- Betaine HCL: For those with low stomach acids, supplementation with Betaine HCL can help to increase stomach acid levels, aiding in the breakdown of food in the early digestive process.
- Glutamine: Glutamine is an amino acid that is important in the healing and maintenance of the gut lining.
Specific strains of probiotics have been shown to help restore a healthy balance of bacteria in the gut. It is essential to work with a health care provider, to understand what strains and doses would be most beneficial for you.
Stress levels play a significant role in the function of the digestive system. Increased stress levels can lead to decreased blood flow to digestive organs, altered gut motility, increased inflammation in the digestive tract, and changes in gut microflora. Implementing stress management techniques such as meditation, journaling, mindfulness practices, yoga, and social interaction should be part of a holistic approach to managing and treating SIBO.
Prioritizing and optimizing sleep can not only help improve energy in the short term, but is also important for the longer-term treatment of SIBO. Sleep is crucial for recovery and repair, including the repair of the gut lining in those with SIBO.
Participating in regular physical activity can help improve energy levels, aid in digestion, and improve overall health. However, it is important to remember to exercise at a frequency and intensity that your body can handle. Extreme exercise or overexertion can lead to a worsening of symptoms due to increased stress on the body.
How Can a Naturopathic Doctor Help with the Treatment of SIBO Fatigue?
Naturopathic Doctors (NDs) play an important role in the treatment and management of SIBO. By creating a personalized approach, a ND can help determine what is the best course of treatment for each case of SIBO. NDs take a holistic approach to health, meaning they focus on addressing the root cause and taking into account all aspects of a person’s mental and physical well-being.
Some benefits of working with a naturopathic doctor include:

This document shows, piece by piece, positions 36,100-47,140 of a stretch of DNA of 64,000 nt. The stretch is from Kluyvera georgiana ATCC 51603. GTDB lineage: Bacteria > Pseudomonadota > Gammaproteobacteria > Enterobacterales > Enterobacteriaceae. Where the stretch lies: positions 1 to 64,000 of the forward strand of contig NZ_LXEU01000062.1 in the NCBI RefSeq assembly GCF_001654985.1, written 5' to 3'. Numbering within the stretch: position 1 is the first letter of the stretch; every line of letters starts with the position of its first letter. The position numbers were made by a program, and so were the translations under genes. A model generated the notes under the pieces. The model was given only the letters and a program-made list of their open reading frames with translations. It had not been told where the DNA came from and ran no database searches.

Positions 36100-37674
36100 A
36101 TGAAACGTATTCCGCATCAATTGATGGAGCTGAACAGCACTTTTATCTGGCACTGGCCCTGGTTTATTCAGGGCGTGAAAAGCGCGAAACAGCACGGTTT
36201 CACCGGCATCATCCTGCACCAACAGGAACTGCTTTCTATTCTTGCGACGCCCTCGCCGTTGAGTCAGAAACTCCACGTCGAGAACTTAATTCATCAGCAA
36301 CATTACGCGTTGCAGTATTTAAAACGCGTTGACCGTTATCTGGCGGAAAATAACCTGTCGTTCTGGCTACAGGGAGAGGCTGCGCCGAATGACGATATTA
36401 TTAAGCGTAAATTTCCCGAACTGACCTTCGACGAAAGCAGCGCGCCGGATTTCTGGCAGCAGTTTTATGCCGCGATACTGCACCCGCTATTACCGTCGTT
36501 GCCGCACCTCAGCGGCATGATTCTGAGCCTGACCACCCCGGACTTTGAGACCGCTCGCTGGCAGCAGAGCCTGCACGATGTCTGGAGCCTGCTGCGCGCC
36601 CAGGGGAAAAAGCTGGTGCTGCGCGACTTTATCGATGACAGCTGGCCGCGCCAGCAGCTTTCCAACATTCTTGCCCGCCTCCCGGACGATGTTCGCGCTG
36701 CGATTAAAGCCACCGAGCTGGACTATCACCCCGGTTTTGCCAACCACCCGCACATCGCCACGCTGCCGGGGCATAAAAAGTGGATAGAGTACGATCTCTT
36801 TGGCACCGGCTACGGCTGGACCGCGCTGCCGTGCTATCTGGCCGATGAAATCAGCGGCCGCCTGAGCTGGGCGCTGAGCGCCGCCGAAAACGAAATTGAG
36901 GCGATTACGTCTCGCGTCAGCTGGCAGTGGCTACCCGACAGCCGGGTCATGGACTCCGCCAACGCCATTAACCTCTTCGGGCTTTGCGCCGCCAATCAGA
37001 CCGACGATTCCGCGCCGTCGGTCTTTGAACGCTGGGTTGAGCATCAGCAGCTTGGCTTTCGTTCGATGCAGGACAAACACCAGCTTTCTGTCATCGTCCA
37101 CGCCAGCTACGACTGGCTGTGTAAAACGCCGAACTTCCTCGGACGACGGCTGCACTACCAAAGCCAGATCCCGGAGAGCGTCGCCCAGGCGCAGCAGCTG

A Comprehensive Assessment
An ND can conduct a thorough history and assessment in order to determine the next best steps in cases of digestive concern. In Ontario, NDs can also order tests, such as SIBO breath tests, to help confirm the presence of SIBO.
An Individualized Treatment Plan
All cases of SIBO are different. Due to this, it is vital to work with a trained health care professional to determine what treatments and modalities are best for you.
NDs are trained in different dietary approaches to supporting those with SIBO. Working with a ND can help determine which dietary changes are best for you. Working closely with an ND regarding your diet also helps to optimize nutrient intake.
NDs can utilize a range of natural therapies, including herbal medicine and targeted supplementation to help address SIBO overgrowth and alleviate fatigue.
Gut Health Optimization
NDs can help to support overall gut health and work to rebalance and optimize the gut microbiome. SIBO relapse is common, especially in the first few months after treatment. Therefore, gut health support and optimization is an integral part of SIBO treatment and remission maintenance.
NDs know that gastrointestinal health is also dependent on lifestyle habits. NDs can offer comprehensive guidance and treatment recommendations with regard to stress management, environmental exposure, sleep habits and exercise to help promote and maintain overall health.